It Is All In How You Ask The Question

Looking for answers to questions and having a hard time getting them?  It could be due to how you are asking the questions or not asking the right questions.

Many times we ask questions off the top of our head (without much thought put into them) hoping that will lead to the answers we are looking for.  If it does not we get frustrated and so does the person we are questioning.  This is especially true at work.

Asking the right question will lead to getting a better answer. The trick is to take the time in developing the right question to ask that will prompt the person to give you the right information you are seeking.  Unless you are asking for a fairly simple answer it may take several questions in the form of a conversation to get all of the information you want or need.  Here are a few tips that might make the process easier.

1. Put thought into how you word your questions.  Are they clear and concise?

2. Be open in your conversation, do not make the person guess or play 100 questions with you. tell them what it is you are trying to find out from them, unless they are a mind reader they will appreciate it.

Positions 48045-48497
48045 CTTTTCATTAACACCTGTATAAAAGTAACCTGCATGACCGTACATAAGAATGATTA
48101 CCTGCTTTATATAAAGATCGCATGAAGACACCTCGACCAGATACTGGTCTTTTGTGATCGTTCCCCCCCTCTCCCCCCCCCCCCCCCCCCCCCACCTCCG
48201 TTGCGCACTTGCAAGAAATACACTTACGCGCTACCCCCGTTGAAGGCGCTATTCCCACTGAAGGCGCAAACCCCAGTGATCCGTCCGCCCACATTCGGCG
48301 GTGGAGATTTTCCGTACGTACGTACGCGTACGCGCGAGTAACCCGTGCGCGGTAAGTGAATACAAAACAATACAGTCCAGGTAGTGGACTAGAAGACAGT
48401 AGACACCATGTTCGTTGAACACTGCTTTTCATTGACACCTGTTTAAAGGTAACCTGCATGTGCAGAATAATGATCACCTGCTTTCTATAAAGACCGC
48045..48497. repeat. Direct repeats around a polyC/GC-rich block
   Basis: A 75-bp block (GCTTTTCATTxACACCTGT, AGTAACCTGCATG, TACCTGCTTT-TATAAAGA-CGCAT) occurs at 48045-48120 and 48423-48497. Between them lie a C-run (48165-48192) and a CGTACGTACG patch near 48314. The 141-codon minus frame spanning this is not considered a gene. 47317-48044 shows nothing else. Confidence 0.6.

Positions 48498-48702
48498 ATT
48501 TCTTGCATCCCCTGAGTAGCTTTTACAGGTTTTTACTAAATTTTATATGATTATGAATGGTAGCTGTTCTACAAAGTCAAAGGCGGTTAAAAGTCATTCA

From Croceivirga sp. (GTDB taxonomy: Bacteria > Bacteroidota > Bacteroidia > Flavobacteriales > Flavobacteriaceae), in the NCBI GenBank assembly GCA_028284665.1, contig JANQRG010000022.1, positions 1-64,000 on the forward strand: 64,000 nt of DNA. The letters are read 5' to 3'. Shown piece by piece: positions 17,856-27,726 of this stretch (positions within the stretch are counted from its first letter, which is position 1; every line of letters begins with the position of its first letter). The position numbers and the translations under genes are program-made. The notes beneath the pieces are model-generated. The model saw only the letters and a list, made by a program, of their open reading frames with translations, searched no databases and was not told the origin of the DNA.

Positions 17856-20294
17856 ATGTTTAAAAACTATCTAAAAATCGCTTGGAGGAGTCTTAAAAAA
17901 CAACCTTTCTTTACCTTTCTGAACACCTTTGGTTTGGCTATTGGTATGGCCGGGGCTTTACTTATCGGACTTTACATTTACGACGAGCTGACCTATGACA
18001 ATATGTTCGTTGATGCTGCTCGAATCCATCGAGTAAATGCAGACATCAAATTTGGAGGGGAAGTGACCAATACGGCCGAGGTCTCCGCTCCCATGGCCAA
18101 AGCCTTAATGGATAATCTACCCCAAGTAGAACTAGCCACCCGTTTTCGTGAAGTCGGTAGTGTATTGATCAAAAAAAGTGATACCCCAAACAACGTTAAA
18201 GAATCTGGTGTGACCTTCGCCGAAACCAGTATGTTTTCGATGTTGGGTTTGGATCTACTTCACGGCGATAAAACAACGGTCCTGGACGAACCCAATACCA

3. Engage with the person whom you are speaking.  Actively listen to what they are saying, and you should be if you are trying to get information or answers from them.

4. Ask prompting questions to let them know you want further information like “and then what happened?” and “how did that make you feel?”.  This form of questioning once you are into the conversation shows you are interested and curious and want to hear more from them.

Taking the time to ask better questions creates opportunity for both parties involved to have a better encounter.  Also taking the time to ask clearer questions may change your opinion or focus on whatever you were asking questions about in the first place.

Time is one of our most valuable assets and when you take the time to ask quality questions you are investing in getting the answers you need.  Remember it is all in how you ask it.

Learn to ask better questions

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